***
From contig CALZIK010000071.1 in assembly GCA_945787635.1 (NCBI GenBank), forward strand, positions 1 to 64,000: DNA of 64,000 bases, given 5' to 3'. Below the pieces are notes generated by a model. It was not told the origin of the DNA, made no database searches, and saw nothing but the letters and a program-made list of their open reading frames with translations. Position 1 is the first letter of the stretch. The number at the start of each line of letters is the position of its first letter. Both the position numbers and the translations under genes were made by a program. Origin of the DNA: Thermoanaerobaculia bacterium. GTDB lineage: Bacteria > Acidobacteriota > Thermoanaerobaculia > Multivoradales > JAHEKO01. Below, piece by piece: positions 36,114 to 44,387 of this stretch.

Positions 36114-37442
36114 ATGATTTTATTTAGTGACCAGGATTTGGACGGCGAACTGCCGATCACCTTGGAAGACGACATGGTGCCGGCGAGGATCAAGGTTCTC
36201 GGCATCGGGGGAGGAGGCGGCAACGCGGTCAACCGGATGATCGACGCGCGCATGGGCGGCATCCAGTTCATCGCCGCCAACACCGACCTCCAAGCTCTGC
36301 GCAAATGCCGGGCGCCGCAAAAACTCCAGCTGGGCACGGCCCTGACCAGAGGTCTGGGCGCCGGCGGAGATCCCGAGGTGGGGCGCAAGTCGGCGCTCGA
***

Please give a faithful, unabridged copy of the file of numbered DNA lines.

From contig CALZIK010000071.1 in assembly GCA_945787635.1 (NCBI GenBank), forward strand, positions 1 to 64,000: DNA of 64,000 bases, given 5' to 3'. Below the pieces are notes generated by a model. It was not told the origin of the DNA, made no database searches, and saw nothing but the letters and a program-made list of their open reading frames with translations. Position 1 is the first letter of the stretch. The number at the start of each line of letters is the position of its first letter. Both the position numbers and the translations under genes were made by a program. Origin of the DNA: Thermoanaerobaculia bacterium. GTDB lineage: Bacteria > Acidobacteriota > Thermoanaerobaculia > Multivoradales > JAHEKO01. Below, piece by piece: positions 36,114 to 44,387 of this stretch.

Positions 36114-37442
36114 ATGATTTTATTTAGTGACCAGGATTTGGACGGCGAACTGCCGATCACCTTGGAAGACGACATGGTGCCGGCGAGGATCAAGGTTCTC
36201 GGCATCGGGGGAGGAGGCGGCAACGCGGTCAACCGGATGATCGACGCGCGCATGGGCGGCATCCAGTTCATCGCCGCCAACACCGACCTCCAAGCTCTGC
36301 GCAAATGCCGGGCGCCGCAAAAACTCCAGCTGGGCACGGCCCTGACCAGAGGTCTGGGCGCCGGCGGAGATCCCGAGGTGGGGCGCAAGTCGGCGCTCGA